ByMichael Mitchell, writer at
Former Staff Writer for Now Loading. Currently tweeting things here:
Michael Mitchell

Facebook gave its third annual Oculus Connect conference, showcasing some of the upcoming tech for the Oculus Rift VR set and revealing more details about what the Oculus will actually do (outside of causing epidemics). It all seemed... well, a bit uninteresting from a gaming perspective, to be honest.

I fully admit, part of this is because I haven't kept up with the VR scene as much as I could have been and part of it is because some of the conference jargon was definitely aimed at the kind of crowd that would be invited to a conference in the first place. But as someone interested in VR's effect on the future of gaming, I couldn't help but feel like the Oculus may be something that I wait on purchasing.

No, I Don't Expect VR To Be Exclusively About Gaming

Back in 2015, the co-founder of Oculus, Palmer Luckey, did an interview with Re/code wherein he stated the following:

"And [the confusion over Facebook acquiring Oculus] made sense in the context of a gamer looking at it. It’s worth remembering that virtual reality has never always been about gaming. Any real virtual reality enthusiast can look back at VR science fiction. It’s not about playing games … 'The Matrix,' 'Snow Crash,' all this fiction was not about sitting in a room playing video games. It’s about being in a parallel digital world that exists alongside our own, communicating with other people, playing with other people."

I absolutely agree with this view of virtual reality. It should not be pigeonholed into being purely for gamers — the possibilities for VR extend well beyond gaming. Virtually hanging out with friends across the globe in a shared space, learning and teaching in a virtual classroom, creating simulated worlds for no reason other than to escape, or even using VR as a way to practice medical procedures — there are seriously a lot of reasons developers should focus on more than gaming for VR.

But most of those reasons don't grab my attention as a gamer. They have me excited for the future of VR, mind you — but that's more about my love of seeing technology grow than it is my penchant for playing lots of video games.

Much Of The Oculus Connect 3 Seemed Focus On The Social Aspects Of VR

Image via Shack News
Image via Shack News

During the Oculus Connect 3, "Oculus Rooms" and "Oculus Parties" were introduced. These are both different ways to connect with your friends and see them in your virtual environment. Parties are sort of like group Skype calls, while Rooms are actual virtual rooms where you can hang out and do a variety of activities like playing games or watching movies.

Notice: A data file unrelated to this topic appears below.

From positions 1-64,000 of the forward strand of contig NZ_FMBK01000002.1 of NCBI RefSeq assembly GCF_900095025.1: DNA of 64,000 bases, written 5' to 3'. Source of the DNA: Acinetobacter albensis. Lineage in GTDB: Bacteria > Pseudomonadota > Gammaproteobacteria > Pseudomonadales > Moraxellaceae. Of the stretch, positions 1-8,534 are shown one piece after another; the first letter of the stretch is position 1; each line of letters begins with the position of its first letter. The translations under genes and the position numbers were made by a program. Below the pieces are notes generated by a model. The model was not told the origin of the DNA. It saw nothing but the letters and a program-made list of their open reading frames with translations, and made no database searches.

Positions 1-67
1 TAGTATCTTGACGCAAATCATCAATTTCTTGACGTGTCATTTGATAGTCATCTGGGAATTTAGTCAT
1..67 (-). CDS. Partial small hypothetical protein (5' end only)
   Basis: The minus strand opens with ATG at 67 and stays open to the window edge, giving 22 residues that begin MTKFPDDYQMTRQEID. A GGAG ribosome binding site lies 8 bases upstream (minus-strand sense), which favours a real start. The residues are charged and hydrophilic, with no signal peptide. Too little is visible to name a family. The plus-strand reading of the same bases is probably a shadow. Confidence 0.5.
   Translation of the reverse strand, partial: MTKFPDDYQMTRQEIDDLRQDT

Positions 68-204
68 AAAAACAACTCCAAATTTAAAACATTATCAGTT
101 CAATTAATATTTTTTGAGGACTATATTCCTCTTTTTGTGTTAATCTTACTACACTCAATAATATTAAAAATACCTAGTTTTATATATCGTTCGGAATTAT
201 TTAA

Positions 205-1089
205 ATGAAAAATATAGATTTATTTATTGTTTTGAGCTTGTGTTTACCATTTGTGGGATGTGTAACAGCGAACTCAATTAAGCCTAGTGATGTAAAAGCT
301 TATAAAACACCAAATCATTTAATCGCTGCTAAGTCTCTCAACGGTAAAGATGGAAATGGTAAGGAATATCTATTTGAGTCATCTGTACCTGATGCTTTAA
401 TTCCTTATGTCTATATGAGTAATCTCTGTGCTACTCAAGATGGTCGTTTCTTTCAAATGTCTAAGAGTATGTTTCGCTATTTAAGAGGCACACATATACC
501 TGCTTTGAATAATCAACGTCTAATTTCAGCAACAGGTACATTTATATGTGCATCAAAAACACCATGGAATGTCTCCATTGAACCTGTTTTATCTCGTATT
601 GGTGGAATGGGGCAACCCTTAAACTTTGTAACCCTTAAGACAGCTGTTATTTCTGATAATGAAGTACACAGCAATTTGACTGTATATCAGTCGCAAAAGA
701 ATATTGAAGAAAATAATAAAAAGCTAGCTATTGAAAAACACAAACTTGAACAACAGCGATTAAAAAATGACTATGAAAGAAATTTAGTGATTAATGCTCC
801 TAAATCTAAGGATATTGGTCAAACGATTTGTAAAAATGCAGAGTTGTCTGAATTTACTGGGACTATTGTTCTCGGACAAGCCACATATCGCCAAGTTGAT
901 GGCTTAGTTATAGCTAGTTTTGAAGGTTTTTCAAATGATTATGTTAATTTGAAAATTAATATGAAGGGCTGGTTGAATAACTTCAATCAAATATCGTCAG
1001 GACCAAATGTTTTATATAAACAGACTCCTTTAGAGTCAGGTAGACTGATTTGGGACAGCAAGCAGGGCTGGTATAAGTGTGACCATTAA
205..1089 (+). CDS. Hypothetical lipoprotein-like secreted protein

Additionally, you'll be able to create a virtual Avatar for yourself so that your friends recognize Virtual You and so that hanging out will feel much more authentic. Again, what we saw here was pretty damn cool — but it didn't do much for me as a gamer.

This is all stuff I would love to do, but it's not stuff I would specifically buy an Oculus for. That's especially true while the gaming side of development is still underway. Were the Oculus to have a healthy backing of compelling, fun games, then all the social aspects would be icing on the cake. But right now, my primary interest in VR comes from the gaming side of things, which had a somewhat limited presence at the Oculus Connect 3.

Okay, So What About The Games We Do Know Oculus Rift Will Have?

It's worth mentioning that there were trailers for Oculus Touch games presented at the conference today. In fact, trailers for Arktika.1 (above), Lone Echo, and Robo Recall all showed some pretty good looking VR tech in action.

Unfortunately, none of them quite drew me in. Don't get me wrong, they look good and fun, but they also look very much like launch titles. What I mean by that is, Robo Recall seems to be an (admittedly very fun) robot-destroying shooter that looks a bit like a high-tech version of those House of the Dead-style arcade games.

Meanwhile, Lone Echo mostly hints at an ambiguous plot while showing off what it would be like to use your actual hands to aim a blowtorch/glove amalgam. These two games are clearly designed to show off what VR can do, and they succeed in that sense. But as a gamer, the tech alone isn't going to convince me to buy a brand-new system.

What did pique my curiosity was Arktika.1, which still leans on the VR tech but doesn't make it the primary selling point. What I see in the Arktika.1 trailer is a game with unique environments, an interesting backstory, and solid-looking gameplay. Arktika.1 is a game first and a VR showcase second. This is what I want more of.

The Oculus Is Still An Exciting Piece Of Technology

I don't mean to sound overly critical of the Oculus' VR. I am genuinely excited for where VR is headed. And to be honest, I haven't had the chance to play with VR myself. It could be something you need to experience to fully appreciate — I've definitely heard great things from those who have played with VR — but I'm not willing to spend the money to assure myself that the experience is worth it. Yet.

Granted, the games I talked about above aren't the only games that have been shown off for the Oculus so far, but they're still good examples of the variety of approaches being taken with Oculus games right now. They have their pros and they have their cons, and no matter how you look at it, they're still promising — but I need a little more convincing before the gamer in me is fully invested.

Are you interested in the Oculus and its VR tech? If not, what would it take to grab your attention?


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